1996-02-01

Exhaust Flow Separation in a Two Stroke Engine 960744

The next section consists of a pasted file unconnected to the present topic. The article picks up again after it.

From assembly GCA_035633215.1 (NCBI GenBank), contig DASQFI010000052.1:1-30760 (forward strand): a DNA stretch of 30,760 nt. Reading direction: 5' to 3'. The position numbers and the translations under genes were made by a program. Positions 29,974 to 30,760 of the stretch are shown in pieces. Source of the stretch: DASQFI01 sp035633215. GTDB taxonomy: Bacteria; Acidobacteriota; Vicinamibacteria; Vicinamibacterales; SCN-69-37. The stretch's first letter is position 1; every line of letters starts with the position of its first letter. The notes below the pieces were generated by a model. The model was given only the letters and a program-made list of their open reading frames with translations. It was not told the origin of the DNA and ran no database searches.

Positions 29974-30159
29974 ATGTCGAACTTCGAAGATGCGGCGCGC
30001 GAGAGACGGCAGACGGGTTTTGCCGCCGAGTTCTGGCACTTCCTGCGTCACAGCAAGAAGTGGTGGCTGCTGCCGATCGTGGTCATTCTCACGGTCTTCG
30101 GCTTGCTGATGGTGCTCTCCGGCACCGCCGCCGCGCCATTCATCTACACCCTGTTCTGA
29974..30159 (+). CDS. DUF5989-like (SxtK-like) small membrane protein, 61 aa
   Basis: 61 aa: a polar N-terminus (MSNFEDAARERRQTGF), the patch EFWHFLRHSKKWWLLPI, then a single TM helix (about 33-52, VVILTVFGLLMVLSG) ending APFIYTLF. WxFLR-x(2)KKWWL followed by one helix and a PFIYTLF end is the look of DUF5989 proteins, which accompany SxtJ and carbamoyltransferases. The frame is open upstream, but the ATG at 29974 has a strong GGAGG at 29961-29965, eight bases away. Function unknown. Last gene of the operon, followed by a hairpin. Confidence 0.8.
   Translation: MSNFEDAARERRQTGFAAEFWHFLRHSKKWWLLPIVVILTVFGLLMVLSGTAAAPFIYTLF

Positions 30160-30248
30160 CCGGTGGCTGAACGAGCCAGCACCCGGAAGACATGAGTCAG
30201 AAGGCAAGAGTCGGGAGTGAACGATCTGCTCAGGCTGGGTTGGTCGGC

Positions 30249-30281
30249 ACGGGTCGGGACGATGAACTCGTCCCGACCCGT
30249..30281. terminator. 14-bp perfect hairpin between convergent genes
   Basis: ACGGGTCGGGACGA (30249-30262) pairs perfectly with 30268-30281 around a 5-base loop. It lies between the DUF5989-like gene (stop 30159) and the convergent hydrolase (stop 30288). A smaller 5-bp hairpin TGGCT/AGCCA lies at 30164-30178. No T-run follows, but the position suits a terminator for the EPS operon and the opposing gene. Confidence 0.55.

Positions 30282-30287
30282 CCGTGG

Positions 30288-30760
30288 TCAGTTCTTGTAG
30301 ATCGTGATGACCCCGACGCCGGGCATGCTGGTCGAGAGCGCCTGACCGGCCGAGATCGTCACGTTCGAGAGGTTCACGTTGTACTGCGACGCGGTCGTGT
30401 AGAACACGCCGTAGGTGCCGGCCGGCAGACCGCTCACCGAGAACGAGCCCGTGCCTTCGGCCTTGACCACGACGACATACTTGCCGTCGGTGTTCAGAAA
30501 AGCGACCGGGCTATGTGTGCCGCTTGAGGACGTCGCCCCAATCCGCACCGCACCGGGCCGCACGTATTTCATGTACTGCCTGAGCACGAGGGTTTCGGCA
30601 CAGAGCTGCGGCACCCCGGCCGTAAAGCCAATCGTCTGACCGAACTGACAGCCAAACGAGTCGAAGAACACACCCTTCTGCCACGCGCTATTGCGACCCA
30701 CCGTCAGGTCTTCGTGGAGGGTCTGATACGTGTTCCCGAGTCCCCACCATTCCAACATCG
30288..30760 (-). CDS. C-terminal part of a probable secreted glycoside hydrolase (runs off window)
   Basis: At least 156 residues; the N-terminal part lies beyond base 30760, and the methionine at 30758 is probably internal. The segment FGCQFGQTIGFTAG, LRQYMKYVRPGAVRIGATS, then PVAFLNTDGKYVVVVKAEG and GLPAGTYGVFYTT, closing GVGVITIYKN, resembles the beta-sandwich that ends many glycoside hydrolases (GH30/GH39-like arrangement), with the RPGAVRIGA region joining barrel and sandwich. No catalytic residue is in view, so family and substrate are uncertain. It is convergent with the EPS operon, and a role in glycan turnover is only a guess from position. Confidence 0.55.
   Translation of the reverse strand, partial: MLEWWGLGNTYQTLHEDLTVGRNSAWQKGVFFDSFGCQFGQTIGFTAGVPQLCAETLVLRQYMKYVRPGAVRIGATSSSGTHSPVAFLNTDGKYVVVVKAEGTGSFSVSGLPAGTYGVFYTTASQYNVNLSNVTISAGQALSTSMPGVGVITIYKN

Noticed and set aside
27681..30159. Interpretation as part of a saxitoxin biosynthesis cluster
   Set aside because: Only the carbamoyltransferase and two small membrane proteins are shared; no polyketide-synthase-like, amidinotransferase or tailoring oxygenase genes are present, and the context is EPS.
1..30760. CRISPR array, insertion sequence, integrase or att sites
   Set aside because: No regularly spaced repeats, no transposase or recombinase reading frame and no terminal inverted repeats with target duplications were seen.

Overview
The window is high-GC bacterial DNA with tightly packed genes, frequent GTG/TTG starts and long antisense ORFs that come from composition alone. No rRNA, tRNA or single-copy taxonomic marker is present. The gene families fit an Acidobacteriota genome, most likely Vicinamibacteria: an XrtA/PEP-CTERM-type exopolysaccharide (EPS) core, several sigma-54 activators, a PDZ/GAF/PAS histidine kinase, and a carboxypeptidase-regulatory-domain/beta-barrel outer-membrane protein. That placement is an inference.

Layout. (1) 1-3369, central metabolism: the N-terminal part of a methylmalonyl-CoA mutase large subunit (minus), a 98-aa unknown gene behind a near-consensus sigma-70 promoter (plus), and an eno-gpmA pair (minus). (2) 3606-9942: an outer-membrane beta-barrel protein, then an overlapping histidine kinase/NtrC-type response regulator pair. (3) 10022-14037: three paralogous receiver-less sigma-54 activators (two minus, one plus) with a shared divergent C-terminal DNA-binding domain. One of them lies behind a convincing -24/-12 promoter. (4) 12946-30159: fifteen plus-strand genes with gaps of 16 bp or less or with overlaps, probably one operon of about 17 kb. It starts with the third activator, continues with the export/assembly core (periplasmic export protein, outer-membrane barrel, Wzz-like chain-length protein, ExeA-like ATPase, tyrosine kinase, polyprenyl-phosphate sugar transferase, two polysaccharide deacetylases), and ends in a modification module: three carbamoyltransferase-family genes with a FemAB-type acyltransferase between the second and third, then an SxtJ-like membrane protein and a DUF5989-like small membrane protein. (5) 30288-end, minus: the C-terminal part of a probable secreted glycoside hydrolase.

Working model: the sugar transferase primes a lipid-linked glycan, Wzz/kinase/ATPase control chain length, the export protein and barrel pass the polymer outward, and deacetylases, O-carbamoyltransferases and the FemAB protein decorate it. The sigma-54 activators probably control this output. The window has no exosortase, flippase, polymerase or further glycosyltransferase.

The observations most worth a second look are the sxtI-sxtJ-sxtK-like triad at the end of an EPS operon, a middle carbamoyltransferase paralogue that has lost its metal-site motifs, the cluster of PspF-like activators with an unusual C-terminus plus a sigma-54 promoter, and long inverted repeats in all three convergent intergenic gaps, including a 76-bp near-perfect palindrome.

The two stroke direct injected gasoline engine is in part characterized by low temperature exhaust flow, particularly at light loads, due to the fresh air scavenging of the combustion chamber during the exhaust process. This study investigated the possibility of separating the exhaust flow into two regimes: 1) high temperature flow of the combustion products, and 2) low temperature flow from the fresh air scavenging process. Separation of the exhaust flow was accomplished by a mechanical device placed in the exhaust stream. In this way, emissions from the exhaust could be handled by two different catalysts and/or processes, each optimized for different temperature ranges and flow compositions. The first portion of this study involved validation of a computer model, using experimental data from a single cylinder engine with a stationary exhaust port and splitter. The second portion of this study involved construction and evaluation of the hardware on both a flow bench and on a two stroke direct injected engine. A significant difference in the properties of the two separated flows was achieved. Significant temperature differences between the separated flows were observed, along with corresponding differences in other flow properties. Engine performance was not significantly affected. This hardware suggests a solution to the problem of emissions in low temperature exhaust flow of the two stroke direct injected engine.

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